About one in six children aged six and seven are interacting with strangers online, it has been claimed.
It was one of the more startling findings published in Zeeko’s Digital Trend report on children’s online activities.
Furthermore, 15% of children in first class reported that they had been cyberbullied or knew someone who had been a victim.
Zeeko, based at University College Dublin, provides training for children, parents and teachers on staying safe online.
The company surveyed 2,200 children about their online activities when it visited 45 schools across the country.
Company founder Joe Kenny said 17% of children in first class reported interacting with strangers online.
“This should be of concern to parents and educators,” he said.
Mr Kenny said parents were finding it more difficult to restrict their children’s access to the internet, with mobile phones and hand-held computers becoming more available and less expensive.
“Many parents tell us that their children have apps or are using social-media sites without their consent,” he said.
A growing number of primary school children are using tablets to access the internet, play games and use apps. The study showed 39% of pupils in first class use them instead of smart phones, laptops, consoles, or iPods.
Half of children in fifth class are allowed two hours’ “screen time” every day, while over 30% of children in first and second classes are spending between one and two hours a day in front of screens.
The study found that 26% of children in third class, 24% in fourth class, and 23% in fifth class said they had been cyberbullied or knew someone who had been a victim of online bullying.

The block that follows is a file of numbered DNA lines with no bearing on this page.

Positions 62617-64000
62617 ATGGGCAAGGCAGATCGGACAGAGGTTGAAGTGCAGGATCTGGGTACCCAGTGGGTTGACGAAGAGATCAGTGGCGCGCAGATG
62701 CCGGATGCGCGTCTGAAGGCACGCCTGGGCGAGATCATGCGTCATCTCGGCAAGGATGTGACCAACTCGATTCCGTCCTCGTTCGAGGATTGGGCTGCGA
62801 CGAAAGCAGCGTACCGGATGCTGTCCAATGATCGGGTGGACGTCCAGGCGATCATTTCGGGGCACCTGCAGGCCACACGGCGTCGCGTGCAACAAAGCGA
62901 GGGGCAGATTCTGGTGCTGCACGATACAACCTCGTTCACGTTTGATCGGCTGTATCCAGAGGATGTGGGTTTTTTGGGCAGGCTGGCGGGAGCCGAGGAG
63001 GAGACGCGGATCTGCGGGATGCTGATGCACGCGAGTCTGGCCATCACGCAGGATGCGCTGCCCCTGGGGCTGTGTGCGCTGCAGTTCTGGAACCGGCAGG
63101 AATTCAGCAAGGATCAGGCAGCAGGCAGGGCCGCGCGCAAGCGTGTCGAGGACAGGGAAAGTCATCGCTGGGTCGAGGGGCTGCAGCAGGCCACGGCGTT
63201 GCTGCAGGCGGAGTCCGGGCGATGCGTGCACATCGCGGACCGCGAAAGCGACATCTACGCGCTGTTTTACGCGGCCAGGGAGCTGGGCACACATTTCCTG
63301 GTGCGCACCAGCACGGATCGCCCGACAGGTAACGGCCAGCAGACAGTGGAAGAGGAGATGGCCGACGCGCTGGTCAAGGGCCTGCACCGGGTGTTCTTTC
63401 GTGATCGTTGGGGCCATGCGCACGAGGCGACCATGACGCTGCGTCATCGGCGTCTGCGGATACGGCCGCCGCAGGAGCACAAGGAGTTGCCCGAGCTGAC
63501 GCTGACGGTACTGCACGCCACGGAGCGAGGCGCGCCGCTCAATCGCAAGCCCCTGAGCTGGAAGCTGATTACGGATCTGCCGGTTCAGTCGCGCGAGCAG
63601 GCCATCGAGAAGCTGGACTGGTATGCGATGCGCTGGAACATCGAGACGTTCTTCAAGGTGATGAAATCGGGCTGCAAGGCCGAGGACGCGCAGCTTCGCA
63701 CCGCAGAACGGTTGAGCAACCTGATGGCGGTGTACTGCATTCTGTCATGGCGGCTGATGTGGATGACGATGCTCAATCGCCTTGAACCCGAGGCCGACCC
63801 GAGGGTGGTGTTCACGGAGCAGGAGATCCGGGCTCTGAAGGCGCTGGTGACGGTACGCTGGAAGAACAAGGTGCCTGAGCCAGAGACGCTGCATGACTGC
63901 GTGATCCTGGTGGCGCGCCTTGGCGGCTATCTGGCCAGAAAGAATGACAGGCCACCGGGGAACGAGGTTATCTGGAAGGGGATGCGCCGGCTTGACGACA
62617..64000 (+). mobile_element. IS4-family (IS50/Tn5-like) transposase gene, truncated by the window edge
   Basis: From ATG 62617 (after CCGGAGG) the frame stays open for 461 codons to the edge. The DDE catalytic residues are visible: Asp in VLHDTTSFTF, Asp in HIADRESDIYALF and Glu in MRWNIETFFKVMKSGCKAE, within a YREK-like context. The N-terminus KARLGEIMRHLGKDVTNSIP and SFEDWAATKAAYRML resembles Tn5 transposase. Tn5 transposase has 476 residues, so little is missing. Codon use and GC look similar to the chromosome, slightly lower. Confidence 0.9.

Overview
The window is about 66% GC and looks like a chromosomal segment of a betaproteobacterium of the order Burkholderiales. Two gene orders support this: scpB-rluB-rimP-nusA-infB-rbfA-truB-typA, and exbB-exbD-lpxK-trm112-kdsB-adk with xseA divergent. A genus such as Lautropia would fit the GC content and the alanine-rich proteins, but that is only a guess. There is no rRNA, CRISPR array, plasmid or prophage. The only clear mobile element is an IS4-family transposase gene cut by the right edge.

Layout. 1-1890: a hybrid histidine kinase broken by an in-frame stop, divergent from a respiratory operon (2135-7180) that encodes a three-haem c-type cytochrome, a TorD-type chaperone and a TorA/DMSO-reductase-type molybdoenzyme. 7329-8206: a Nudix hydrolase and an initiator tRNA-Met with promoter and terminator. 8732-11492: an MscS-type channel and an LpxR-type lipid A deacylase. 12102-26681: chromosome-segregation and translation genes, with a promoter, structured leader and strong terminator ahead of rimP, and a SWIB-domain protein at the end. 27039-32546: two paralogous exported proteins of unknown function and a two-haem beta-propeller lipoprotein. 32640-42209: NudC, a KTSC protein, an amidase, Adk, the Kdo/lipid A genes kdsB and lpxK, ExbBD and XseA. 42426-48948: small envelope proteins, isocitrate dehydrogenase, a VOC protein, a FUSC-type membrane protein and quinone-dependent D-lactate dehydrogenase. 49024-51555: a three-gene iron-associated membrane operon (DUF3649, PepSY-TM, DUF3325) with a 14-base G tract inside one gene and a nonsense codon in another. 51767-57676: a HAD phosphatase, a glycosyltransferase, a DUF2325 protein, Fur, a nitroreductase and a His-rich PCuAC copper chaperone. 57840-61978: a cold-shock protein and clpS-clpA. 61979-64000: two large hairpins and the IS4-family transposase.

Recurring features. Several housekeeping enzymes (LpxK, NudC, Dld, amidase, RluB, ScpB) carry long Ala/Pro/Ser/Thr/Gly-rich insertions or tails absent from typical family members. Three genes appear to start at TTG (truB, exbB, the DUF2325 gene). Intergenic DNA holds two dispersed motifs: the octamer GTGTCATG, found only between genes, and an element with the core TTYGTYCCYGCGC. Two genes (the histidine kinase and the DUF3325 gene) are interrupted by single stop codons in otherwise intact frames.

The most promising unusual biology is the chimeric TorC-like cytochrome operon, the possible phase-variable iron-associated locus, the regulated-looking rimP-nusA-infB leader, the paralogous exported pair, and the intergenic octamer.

Mr Kenny, an entrepreneur and a parent, said he established Zeeko in 2013 with backing from Enterprise Ireland and personal funding, concerned at the growing dominance of the internet in children’s lives.
“Our advice to parents is that the best thing they can do is teach children how to navigate the internet safely,” he said.
Cyber-psychology expert Dr Gráinne Kirwan said the internet had become such a part of daily life it would soon be impossible for parents to restrict access to it.
“Parents and educators need to guide children on how to behave in online environments to reduce risk and to provide support for their problems and questions,” she said.
“This is no different from the guidance children receive in the offline world, where rules are well established for managing risky behaviours, for example, crossing the road, learning how to drive, or cycling in traffic.”
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